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Playing politics with Medicaid would be catastrophic to state

Staff Report • Feb 25, 2013 at 8:53 AM

There’s an important decision on Medicaid looming in Nashville, one that will greatly impact both the physical health of poor Tennesseans and the fiscal health of state hospitals.

A key component of the Affordable Care Act allows the state to add 180,000 state residents to the Medicaid program (which is administered under TennCare). These new enrollees would be mostly the working poor — Tennesseans who have no health insurance with their employer, who can’t afford to be in the state’s new health exchange and who make up 138 percent of the poverty level.

The federal government would cover the total cost of this coverage for the first three years and 90 percent thereafter. These funds are intended to soften the blow for as much as $7.8 billion in Medicare cuts to Tennessee hospitals.

There is, however, just one catch.

In handing down its historic decision last year legitimizing the Affordable Care Act, the U.S. Supreme Court decided states should have a right to refuse an expansion of their Medicaid programs.

This proviso concerns hospital officials in Tennessee. They worry the Republican-controlled state General Assembly might decide to take a pass on the additional Medicaid funds. Many GOP lawmakers have already said they do not want anything to do with what they call “Obamacare.”

As a result, they would be content to send billions of precious health care dollars to states (like California and New York) that have agreed to expand their Medicaid rolls.

Denny DeNarvaez, the president and CEO of the Wellmont Health System, told the Press last week failure to expand TennCare would be “devastating” to the state’s “most vulnerable” hospitals and uninsured patients.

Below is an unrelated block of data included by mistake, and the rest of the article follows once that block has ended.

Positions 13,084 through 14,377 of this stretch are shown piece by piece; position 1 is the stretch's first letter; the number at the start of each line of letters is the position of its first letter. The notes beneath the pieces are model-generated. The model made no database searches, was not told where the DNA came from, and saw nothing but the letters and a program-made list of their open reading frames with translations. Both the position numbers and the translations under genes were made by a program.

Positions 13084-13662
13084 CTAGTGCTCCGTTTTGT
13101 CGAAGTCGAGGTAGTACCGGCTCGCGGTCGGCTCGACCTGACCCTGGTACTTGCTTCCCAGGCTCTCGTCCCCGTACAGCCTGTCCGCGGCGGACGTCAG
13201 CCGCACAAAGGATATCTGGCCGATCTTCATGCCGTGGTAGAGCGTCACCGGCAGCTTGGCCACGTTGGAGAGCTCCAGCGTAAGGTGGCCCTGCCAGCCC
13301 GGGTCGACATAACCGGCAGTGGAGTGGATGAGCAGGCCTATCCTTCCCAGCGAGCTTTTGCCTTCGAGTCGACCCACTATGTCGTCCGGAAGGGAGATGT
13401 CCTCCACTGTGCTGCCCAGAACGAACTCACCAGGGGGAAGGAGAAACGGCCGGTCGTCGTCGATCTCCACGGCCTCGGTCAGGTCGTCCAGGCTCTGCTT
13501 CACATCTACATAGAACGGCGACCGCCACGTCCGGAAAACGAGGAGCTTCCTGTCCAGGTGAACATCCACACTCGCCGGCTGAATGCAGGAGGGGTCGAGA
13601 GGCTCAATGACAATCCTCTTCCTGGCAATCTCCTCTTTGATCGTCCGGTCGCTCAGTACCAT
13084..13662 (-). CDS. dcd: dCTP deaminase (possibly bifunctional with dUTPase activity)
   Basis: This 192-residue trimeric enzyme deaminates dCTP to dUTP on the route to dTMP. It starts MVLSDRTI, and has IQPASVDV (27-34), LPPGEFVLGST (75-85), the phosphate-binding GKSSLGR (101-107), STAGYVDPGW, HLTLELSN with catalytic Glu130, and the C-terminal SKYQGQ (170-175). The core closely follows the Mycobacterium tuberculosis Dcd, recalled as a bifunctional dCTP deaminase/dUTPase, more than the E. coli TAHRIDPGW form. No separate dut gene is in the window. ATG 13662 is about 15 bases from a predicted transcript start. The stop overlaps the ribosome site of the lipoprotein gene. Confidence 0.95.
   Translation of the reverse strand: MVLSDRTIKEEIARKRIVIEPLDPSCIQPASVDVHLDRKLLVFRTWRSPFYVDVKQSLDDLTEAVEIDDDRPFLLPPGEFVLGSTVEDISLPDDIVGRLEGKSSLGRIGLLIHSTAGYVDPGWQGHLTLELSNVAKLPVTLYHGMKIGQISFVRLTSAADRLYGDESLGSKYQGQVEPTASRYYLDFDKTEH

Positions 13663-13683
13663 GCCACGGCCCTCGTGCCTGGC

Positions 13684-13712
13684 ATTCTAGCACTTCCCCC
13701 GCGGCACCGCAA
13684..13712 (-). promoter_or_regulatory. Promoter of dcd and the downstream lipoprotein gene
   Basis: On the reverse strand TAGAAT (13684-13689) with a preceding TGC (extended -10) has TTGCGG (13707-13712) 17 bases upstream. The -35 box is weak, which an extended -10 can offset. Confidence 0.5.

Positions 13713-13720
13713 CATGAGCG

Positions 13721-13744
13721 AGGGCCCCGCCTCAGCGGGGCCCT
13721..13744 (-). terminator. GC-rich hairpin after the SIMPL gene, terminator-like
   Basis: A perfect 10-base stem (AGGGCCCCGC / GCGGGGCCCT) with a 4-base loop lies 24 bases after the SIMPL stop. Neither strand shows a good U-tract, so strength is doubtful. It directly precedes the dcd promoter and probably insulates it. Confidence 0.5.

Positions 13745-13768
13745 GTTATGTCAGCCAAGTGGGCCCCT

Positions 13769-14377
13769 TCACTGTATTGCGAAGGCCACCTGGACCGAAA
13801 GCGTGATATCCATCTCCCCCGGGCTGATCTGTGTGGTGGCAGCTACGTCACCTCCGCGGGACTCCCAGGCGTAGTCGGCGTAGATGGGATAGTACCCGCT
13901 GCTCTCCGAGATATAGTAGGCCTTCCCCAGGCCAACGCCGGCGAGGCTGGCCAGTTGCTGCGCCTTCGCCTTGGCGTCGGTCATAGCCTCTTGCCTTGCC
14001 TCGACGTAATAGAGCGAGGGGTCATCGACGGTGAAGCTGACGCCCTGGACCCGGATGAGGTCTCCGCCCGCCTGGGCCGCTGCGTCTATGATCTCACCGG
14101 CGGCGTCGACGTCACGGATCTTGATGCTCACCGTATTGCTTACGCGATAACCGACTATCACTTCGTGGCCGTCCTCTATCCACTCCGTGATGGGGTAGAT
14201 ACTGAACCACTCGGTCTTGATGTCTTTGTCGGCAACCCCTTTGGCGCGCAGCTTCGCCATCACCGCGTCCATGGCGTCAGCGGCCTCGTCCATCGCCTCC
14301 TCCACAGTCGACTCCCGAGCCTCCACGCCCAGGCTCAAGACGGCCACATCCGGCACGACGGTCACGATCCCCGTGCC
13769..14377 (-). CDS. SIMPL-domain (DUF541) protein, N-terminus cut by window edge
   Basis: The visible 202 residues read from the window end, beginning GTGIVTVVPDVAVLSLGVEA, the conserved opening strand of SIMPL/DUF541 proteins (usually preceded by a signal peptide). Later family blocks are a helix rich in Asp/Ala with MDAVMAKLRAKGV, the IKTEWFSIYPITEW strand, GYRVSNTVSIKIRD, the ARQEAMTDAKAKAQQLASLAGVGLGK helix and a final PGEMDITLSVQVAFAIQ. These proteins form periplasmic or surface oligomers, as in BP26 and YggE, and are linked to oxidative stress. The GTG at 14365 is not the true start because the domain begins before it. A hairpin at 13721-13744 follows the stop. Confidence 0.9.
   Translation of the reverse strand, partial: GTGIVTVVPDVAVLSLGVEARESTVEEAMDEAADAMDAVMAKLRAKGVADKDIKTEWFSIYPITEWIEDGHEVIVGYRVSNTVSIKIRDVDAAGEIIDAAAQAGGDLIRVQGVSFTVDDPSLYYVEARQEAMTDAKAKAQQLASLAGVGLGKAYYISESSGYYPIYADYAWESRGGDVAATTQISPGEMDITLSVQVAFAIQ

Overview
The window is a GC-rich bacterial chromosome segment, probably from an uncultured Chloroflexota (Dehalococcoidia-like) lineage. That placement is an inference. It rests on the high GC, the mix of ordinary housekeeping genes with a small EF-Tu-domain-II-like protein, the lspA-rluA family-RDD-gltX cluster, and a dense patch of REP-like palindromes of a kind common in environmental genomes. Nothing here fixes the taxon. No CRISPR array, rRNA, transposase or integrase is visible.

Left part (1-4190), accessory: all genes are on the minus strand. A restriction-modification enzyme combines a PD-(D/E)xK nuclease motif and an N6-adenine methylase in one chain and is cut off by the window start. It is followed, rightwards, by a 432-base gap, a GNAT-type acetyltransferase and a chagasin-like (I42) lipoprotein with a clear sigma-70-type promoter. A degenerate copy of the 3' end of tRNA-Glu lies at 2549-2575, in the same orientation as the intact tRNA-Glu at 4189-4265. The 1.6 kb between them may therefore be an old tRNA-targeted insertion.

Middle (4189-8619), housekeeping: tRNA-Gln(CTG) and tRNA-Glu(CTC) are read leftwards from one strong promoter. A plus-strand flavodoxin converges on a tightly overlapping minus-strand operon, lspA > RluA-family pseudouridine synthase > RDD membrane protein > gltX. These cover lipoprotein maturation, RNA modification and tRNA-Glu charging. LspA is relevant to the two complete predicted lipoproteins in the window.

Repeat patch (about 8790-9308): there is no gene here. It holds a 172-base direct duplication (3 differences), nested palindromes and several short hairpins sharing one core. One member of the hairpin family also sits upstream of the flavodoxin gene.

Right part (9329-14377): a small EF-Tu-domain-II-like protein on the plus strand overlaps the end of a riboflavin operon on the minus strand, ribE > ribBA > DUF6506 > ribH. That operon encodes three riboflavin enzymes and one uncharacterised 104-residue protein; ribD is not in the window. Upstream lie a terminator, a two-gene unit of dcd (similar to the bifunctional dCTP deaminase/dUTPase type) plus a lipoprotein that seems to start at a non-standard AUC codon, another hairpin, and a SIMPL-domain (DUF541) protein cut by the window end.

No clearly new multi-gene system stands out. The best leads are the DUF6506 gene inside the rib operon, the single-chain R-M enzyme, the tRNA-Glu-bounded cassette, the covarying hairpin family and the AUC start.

While she understands the intense ideological objections many have for anything Obama, DeNarvaez doesn’t understand how a lawmaker could put such considerations ahead of the health and well-being of state residents.

“People need to put politics aside and do the right thing,” she said.

We agree with DeNarvaez when she notes Tennessee can ill afford to send $5.6 billion in health care dollars to other states that could be helping patients here.

We also agree with Dennis Vonderfecht, the president and CEO of Mountain States Health Alliance, who says refusing the additional Medicaid funds “will not make Obamacare go away.” It is, as he put it, “the law of the land” and will remain so for years to come.

Craig Becker, the president of the Tennessee Hospital Association, told us he believes state lawmakers should just stick to “the economics” of the issue and leave politics out of it. He’s right. The numbers do speak for themselves.

Becker’s group, which is leading lobbying efforts on the expansion, estimates failure to accept the funds will result in the loss of 90,000 health care and health-related jobs in Tennessee. (A study commissioned by the THA suggests 3,425 of those jobs will come from Washington County.)

Cutting these jobs would be the only choice for hospitals (particularly, the small rural hospitals that are now just barely getting by) if state lawmakers refuse the additional Medicaid funds.

Failure to expand the program will result in higher health care costs for all Tennesseans and harm efforts to recruit businesses and industries to our community.

That would be catastrophic. As Vonderfecht pointed out last week, health care is “a major economic driver of our region.”

Failure to expand the state’s Medicaid program would be an economic tsunami, destroying whatever progress this area has made to claw its way out of 2008 recession.

Gov. Bill Haslam is expected to make a decision in March on whether to expand the Medicaid program. We urge him to take this money and lead the effort to convince his Republican brethren in the legislature to back the expansion.

We remind the governor and members of the General Assembly that there is too much at stake to become entrenched in political theatrics that do nothing to better the health care of Tennesseans.

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